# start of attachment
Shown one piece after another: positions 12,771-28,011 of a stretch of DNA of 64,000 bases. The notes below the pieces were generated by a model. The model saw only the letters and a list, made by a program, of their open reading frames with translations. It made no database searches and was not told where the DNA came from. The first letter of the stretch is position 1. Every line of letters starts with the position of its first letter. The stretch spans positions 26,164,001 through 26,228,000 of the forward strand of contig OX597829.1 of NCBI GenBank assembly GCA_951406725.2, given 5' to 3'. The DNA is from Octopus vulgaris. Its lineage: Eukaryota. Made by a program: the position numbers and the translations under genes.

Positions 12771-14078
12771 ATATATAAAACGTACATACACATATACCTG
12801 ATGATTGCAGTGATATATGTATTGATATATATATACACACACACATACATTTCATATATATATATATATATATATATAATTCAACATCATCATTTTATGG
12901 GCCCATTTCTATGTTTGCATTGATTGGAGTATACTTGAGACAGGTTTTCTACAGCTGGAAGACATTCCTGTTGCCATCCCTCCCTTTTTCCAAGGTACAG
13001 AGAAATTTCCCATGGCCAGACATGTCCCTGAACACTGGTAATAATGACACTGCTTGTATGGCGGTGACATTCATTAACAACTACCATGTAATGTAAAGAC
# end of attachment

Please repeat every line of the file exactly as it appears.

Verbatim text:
Shown one piece after another: positions 12,771-28,011 of a stretch of DNA of 64,000 bases. The notes below the pieces were generated by a model. The model saw only the letters and a list, made by a program, of their open reading frames with translations. It made no database searches and was not told where the DNA came from. The first letter of the stretch is position 1. Every line of letters starts with the position of its first letter. The stretch spans positions 26,164,001 through 26,228,000 of the forward strand of contig OX597829.1 of NCBI GenBank assembly GCA_951406725.2, given 5' to 3'. The DNA is from Octopus vulgaris. Its lineage: Eukaryota. Made by a program: the position numbers and the translations under genes.

Positions 12771-14078
12771 ATATATAAAACGTACATACACATATACCTG
12801 ATGATTGCAGTGATATATGTATTGATATATATATACACACACACATACATTTCATATATATATATATATATATATATAATTCAACATCATCATTTTATGG
12901 GCCCATTTCTATGTTTGCATTGATTGGAGTATACTTGAGACAGGTTTTCTACAGCTGGAAGACATTCCTGTTGCCATCCCTCCCTTTTTCCAAGGTACAG
13001 AGAAATTTCCCATGGCCAGACATGTCCCTGAACACTGGTAATAATGACACTGCTTGTATGGCGGTGACATTCATTAACAACTACCATGTAATGTAAAGAC